When should parallel LUA be used?

Given this (apparently) awesome update, I was trying to see in what circunstances one should use it. Examples and explanations work!

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Just for optimization, that’s the point.

Yes, however, I dont know in what situations it is more appropriate to use. That is what I would like to know. Obvsiously I will not be using it for every single line of code.

Actually, you can’t run most of the actions in a parallel due to memory safety.
So it’s useful to use it in heavy scripts wherever you can.

From what I’ve read from here, parallel Lua is just multi-threaded behaviour; the ability to execute code belonging to one program simultaneously, with the added twist from ROBLOX that the programs have to belong to different actors.

In the past, when developers have wanted to change the properties of instances asynchronously, they’ve had to use coroutines, which are in practice, callable sub-programs allowing for two segments of code (in Luau, two functions) to run in parallel.

By introducing this in the way ROBLOX has stated in the linked post, they allow developers to streamline this problem without having to appreciate the entire scope of coroutines and asynchronicity. Whilst I prefer lobbing everything in a script / ModuleScript and editing one portion of code, this method allows developers to place (if needed, where code isn’t repeatable) scripts within models like NPCs and have functions within those scripts call at the same time.

I can imagine this update will be useful for games simulating hordes of zombies, where each individual zombie has an AI. Instead of iterating through every zombie and updating their pathfinding, hordes can now change their behaviour quickly, proportionate to the number of cores being allocated to their associated VM.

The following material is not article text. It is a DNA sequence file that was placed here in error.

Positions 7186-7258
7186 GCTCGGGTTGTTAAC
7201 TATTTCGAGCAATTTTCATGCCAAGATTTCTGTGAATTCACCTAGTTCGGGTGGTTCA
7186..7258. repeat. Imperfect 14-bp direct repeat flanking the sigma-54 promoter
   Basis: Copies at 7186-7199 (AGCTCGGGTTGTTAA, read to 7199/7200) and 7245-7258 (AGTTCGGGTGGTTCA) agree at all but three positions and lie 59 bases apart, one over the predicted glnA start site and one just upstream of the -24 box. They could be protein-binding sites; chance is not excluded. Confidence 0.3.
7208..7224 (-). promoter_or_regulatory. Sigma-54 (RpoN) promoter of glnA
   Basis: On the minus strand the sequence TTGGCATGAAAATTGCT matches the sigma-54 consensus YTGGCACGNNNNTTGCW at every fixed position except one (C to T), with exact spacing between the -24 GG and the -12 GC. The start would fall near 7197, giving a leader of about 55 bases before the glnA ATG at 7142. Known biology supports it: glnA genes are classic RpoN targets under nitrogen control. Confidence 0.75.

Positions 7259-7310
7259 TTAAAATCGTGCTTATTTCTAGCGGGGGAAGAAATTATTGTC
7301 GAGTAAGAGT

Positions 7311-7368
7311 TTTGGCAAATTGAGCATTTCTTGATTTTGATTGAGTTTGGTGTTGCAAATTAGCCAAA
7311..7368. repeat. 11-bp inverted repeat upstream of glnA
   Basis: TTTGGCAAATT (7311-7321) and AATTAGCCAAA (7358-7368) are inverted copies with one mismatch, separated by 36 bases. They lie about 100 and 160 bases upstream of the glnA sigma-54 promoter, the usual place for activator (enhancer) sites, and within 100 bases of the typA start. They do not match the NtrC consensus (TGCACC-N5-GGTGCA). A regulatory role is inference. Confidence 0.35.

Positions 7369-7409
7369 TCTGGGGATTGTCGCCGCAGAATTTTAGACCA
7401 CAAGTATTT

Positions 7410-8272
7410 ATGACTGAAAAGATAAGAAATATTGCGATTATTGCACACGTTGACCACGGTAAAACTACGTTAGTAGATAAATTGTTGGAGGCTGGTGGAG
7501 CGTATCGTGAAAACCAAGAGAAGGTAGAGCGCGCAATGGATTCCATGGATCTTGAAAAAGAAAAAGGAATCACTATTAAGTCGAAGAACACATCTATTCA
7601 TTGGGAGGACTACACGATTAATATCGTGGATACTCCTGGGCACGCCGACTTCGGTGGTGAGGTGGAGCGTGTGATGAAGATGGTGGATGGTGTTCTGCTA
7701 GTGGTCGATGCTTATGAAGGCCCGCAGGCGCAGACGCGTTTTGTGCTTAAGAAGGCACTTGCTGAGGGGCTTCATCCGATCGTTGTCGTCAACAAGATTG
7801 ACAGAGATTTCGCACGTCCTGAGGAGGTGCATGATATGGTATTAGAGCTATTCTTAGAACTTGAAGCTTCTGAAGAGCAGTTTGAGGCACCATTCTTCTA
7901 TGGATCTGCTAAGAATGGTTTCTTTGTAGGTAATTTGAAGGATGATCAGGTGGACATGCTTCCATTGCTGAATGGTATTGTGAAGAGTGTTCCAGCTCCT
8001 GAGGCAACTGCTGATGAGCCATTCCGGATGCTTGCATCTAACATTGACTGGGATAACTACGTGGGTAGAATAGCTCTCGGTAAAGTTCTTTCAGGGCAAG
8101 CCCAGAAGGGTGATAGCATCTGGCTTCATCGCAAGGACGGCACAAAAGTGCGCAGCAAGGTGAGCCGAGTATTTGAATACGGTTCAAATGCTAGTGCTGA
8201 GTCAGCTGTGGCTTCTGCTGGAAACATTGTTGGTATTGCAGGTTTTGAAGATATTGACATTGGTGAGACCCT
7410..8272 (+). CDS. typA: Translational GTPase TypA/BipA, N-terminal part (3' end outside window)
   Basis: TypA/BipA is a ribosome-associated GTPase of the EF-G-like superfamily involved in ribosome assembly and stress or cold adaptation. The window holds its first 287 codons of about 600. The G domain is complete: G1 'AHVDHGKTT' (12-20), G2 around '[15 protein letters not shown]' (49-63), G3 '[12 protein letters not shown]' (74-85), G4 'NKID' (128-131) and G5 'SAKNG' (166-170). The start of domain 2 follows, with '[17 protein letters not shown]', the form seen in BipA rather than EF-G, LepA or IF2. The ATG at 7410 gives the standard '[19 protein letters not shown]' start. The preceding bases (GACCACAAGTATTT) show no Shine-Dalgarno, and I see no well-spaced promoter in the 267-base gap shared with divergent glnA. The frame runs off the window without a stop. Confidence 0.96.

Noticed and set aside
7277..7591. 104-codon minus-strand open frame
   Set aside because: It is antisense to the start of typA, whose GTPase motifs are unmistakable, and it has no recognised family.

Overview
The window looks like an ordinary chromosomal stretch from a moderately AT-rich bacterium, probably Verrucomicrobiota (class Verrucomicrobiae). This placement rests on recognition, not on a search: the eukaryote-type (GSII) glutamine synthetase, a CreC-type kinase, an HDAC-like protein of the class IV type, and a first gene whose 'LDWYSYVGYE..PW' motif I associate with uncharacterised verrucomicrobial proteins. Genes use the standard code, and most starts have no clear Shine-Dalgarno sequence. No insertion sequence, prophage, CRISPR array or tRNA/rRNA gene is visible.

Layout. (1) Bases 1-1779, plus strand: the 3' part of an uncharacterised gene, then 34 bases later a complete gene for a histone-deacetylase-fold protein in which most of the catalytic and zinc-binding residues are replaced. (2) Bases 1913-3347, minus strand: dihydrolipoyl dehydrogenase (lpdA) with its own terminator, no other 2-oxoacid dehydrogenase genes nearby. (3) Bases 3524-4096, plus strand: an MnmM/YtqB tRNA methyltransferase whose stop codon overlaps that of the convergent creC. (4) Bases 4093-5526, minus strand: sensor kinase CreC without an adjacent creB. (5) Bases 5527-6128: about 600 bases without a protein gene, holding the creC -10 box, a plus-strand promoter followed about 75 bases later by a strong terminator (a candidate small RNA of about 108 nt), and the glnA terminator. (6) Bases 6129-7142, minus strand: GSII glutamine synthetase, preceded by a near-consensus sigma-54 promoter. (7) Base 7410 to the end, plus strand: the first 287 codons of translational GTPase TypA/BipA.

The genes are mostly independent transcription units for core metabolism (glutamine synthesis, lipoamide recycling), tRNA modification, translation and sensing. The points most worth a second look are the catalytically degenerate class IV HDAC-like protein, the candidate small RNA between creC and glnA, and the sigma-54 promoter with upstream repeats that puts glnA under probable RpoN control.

Hope this clarifies a little. As mentioned in the post, this update is still in beta - please forgive (and correct) me for any assumptions / misunderstandings I have made.

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In the past, when developers have wanted to change the properties of instances asynchronously, they’ve had to use coroutines, which are in practice, callable sub-programs allowing for two segments of code (in Luau, two functions) to run in parallel.

Coroutines and yielding functions are not parallel, they are “Evented” meaning scripts get queued to run and take turns on the thread.

Here is a graphic example of what happens when a coroutine is run, or a yielding function is called. It also demonstrates why your player variables may be invalid after a yielding function finishes, and why task.wait() can take longer than the time specified if other heavy usage code is run as Script B.

I can imagine this update will be useful for games simulating hordes of zombies, where each individual zombie has an AI. Instead of iterating through every zombie and updating their pathfinding, hordes can now change their behaviour quickly, proportionate to the number of cores being allocated to their associated VM.